MReport January 2018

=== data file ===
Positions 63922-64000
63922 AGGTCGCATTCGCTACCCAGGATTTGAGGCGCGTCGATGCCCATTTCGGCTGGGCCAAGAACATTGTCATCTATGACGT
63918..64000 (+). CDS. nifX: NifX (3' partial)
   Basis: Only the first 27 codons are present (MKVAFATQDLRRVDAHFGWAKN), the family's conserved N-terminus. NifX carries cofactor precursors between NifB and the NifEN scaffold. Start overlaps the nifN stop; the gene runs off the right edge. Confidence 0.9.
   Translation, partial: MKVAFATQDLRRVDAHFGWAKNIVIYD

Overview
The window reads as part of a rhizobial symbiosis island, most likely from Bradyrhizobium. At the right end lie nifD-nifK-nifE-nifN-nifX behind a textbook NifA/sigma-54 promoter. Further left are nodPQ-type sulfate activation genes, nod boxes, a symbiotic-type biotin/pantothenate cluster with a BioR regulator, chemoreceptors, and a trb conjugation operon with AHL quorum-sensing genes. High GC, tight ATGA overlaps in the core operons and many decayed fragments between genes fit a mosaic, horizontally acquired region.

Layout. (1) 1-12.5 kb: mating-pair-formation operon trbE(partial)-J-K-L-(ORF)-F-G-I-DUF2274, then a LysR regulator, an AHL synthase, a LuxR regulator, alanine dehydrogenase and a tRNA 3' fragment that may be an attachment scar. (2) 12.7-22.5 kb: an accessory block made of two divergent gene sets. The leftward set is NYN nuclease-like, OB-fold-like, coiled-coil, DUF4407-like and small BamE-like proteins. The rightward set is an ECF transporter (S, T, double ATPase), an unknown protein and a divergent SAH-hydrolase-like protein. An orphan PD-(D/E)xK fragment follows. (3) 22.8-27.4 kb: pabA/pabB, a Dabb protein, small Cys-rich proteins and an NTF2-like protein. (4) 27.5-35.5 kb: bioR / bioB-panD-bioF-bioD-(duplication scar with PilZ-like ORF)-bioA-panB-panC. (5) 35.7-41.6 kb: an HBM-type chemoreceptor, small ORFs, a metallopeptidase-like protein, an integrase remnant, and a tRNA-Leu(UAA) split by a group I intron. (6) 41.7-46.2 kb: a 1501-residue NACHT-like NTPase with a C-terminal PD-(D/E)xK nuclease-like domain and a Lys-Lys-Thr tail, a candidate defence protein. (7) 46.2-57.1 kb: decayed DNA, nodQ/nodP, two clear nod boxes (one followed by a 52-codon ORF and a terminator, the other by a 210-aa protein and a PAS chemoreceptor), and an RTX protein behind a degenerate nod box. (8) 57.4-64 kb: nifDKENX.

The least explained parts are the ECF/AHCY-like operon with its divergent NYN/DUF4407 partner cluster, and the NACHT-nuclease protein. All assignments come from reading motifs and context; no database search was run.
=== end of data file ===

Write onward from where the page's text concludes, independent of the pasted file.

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40 | TH E M R EP O RT SERVICING THE LATEST O R I G I NAT I O N S E R V I C I N G DATA G O V E R N M E N T S E C O N DA R Y M A R K E T Origination Declines Not Overcome by Servicing Gains A new report shows reduced profitability on the production side outweighed servicing gains. I ndependent mortgage banks and mortgage subsidiaries of chartered banks reported a drop in net gains in each loan they originated in Q 3 2017, according to the MBA's Quarterly Mortgage Bankers Performance Report. Of the 347 companies report- ing, 75 percent reporting were independent mortgage companies and the remaining 25 percent were subsidiaries and other non- depository institutions. The results show that indepen - dent mortgage banks reported a net gain of $929 in Q 3 2017—rep- resenting a decrease from a gain of $1,122 per loan in the Q2 2017. In addition, this is a drop from the study's Q 3 average of $1,197 per loan. "Historically for this study, average production profits in the third quarter of the year have performed slightly below the sec - ond quarter," said Marina Walsh, MBA's VP of Industry Analysis. "But production profits were also down in relation to historical averages for the third quarter." Walsh added, "Despite rising average production volume, pro - duction expenses grew to $8,060 per loan—the second highest level reported since the inception of our study in the third quarter of 2008." Meanwhile, production rev - enues remained relatively flat, with a minimal uptick in per-loan production revenues resulting from higher loan balances. "For those mortgage bankers holding mortgage servicing rights (MSR), lower MSR valuation losses helped overall profitability," Walsh continued. As for production volume, the average was $569 million per company in Q 3 of 2017, up from $526 million per company in Q2 of 2017. Meanwhile, the volume count per company averaged 2,341 loans in the Q 3 of 2017, an increase from 2,177 loans in the Q2 of 2017. By dollar volume, the purchase share of total originations was 74 percent in the Q 3 2017, down from the study high of 76 percent in the Q2 of 2017. For the mort - gage industry as a whole, the re- port estimates the purchase share at 68 percent in the Q 3 of 2017. Net secondary marketing income decreased to 298 basis points in the Q 3 of 2017, down from 302 basis points in the Q2 of 2017. On a per-loan basis, net secondary marketing income was $7,181 per loan in the Q 3 2017—an increase from $7,160 per loan in the Q2 2017. Other key findings of the re - port included the average pre-tax production profit was 40 basis points (bps) in the Q 3 of 2017, down from an average net pro - duction profit of 46 bps in the Q2 of 2017. The average loan balance for first mortgages reached $251,109 in the Q 3 of 2017, up from $248,619 in the Q2 of 2017. In addition, the average pull- through rate (loan closings to applications) was 73 percent in the Q 3 of 2017, up from 72 percent in the Q2 of 2017. Personnel expenses averaged $5,279 per loan in the Q 3 of 2017, up from $5,119 per loan in the Q2 of 2017. Productivity de - creased to 2.1 loans originated per production employee per month in the Q 3 of 2017, from 2.5 in the Q2 of 2017. And net servicing financial income was $79 per loan in the Q 3 of 2017, up from $27 per loan in the Q2 of 2017. The State of Home Equity More than a quarter-million mortgaged homes regained equity in the third quarter, putting a big dent in the number of properties underwater. A ccording to the Q 3 2017 home equity analysis report issued by CoreLogic, 260,000 mortgaged properties regained equity between Q2 and Q 3, and U.S. homeowner equity improved by nearly $1 trillion. Those num - bers represent a nearly 12 percent uptick in equity value among mortgage owners nationally. "Homeowner equity increased by almost $871 billion over the last 12 months, the largest increase in more than three years," said Dr. Frank Nothaft, Chief Economist for CoreLogic. "This increase is primarily a reflection of rising home prices, which drives up home values, leading to an increase in home equity positions and sup - porting consumer spending." The total number of mortgaged homes in negative equity also decreased since Q2. Underwater homes dropped 9 percent to 2.5 million, according to the report. That's just about 5 percent of all mortgaged properties. Negative equity peaked at 26 percent of mortgaged residential properties in Q 4 2009. Year-over-year, U.S. homeown - ers gained an average of $14,888 in home equity. Western states led the increase, while no state experienced a decrease, the report found. Washington homeowners gained the most equity—an aver - age of approximately $40,000 since last year. California came a close second, with homeowners gain- ing an average of approximately $37,000 in home equity since this time in 2016. Year over year, nega- tive equity decreased 22 percent. Frank Martell, President and CEO of CoreLogic, said that while homeowner equity is rising nationally, there are wide dispari - ties by geography "Hot markets like San Francisco, Seattle and Denver boast very high levels of increased home equity," Martell said. "However, some markets are lagging behind due to weaker economies or lingering ef - fects from the Great Recession." Those markets, Martell said in- clude large metros, such as Miami, Las Vegas and Chicago, but also many small- and medium- sized markets such as Scranton, Pennsylvania, and Akron, Ohio. "Homeowner equity increased by almost $871 billion over the last 12 months, the largest increase in more than three years." — Dr. Frank Nothaft, Chief Economist, CoreLogic

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